Former Colombian Defense Minister Juan Manuel Santos will enter a presidential runoff in a strong position after voters gave him a comfortable lead in the first-round vote on Sunday.
With no candidate securing more than 50 percent of the votes needed to avoid the June runoff, Santos, an ally of outgoing President Alvaro Uribe, will face off with former Bogotá Mayor Antanas Mockus on June 20. He led Mockus by 47 percent to 22 percent with most polling stations counted.
Whoever takes the helm of the Andean nation will inherit a waning, cocaine-fuelled insurgency, a boom in the expansion of the commodities’ sectors and increased appetite for Colombian assets.
Santos’ commanding lead against his main rival, Mockus, defied the trend of recent opinion polls, which showed the two deadlocked in the first round and likely headed for a tie in the runoff. Santos won every state, except for one province, according to electoral results. He will also enter second-round campaigning bolstered by his U Party’s dominant role in Congress. Mockus, who surged in opinion polls before the vote due to his push for clean government and more jobs, will have to take a tough look at his campaign in the next round after getting only about a fifth of the national vote. His party has only a few seats in Congress and lacks the political machinery of the U Party. That may make beating Santos insurmountable in the runoff.
Alliances in the second round will be key to winning the presidency. Santos will seek support from the Conservative and Cambio Radical parties, while Mockus will try to claim the moderate, middle ground. The leftist Democratic Pole Party will also play a role in any grouping to oppose a pro-Uribe candidate.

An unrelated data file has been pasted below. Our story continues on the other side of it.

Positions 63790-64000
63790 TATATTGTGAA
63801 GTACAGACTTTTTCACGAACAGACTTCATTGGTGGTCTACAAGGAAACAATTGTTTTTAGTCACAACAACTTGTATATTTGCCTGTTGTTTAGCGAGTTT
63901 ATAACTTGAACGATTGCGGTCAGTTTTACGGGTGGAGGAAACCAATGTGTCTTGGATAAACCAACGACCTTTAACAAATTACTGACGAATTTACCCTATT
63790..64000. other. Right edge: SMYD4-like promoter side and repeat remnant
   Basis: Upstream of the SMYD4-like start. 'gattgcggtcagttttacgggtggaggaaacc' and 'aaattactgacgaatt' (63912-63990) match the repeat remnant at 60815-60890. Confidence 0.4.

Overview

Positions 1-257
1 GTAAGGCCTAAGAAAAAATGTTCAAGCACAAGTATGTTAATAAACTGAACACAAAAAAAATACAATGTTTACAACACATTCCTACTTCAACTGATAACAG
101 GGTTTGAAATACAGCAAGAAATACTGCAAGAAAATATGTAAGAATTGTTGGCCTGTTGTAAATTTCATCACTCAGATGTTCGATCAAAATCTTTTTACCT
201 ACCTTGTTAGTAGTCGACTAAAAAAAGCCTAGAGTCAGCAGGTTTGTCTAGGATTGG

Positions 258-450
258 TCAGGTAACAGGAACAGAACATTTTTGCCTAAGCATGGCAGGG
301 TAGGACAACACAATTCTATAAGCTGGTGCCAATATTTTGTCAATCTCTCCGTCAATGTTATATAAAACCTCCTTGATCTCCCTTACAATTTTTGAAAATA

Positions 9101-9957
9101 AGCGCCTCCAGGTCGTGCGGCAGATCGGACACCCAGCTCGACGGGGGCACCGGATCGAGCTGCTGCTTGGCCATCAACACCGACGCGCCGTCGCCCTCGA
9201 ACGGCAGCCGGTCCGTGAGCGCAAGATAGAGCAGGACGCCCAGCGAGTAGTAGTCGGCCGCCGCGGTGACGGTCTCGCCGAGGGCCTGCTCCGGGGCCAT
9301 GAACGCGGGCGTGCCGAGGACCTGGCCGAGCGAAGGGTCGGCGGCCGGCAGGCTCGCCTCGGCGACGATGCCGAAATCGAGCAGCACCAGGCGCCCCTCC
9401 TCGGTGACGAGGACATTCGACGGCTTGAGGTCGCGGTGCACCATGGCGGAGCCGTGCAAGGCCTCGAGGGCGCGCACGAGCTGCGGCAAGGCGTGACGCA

Colombia’s peso currency and local TES bonds are not expected to react on Monday due to a holiday in the United States and since the June runoff was widely expected. The two candidates are seen continuing Uribe’s pro-investment policies. Market players generally see Santos as more favorable due to the expected continuity of Uribe’s policies and strong presence of his party in Congress. Mockus — whose party is weak in Congress — would have a tougher time pushing through legislation. Santos’ strong showing in the first round may irk neighbors Ecuador and Venezuela. They have had strained ties with Colombia, the main U.S. ally in the region, since an attack against Colombia’s FARC guerrillas on Ecuadorean soil — an operation that occurred while Santos was defense minister. Late last week, Venezuelan President Hugo Chávez said he hoped Colombia’s next leader would want dialogue.
For the original Reuters report go to http://uk.reuters.com/article/idUKTRE64T2KC20100530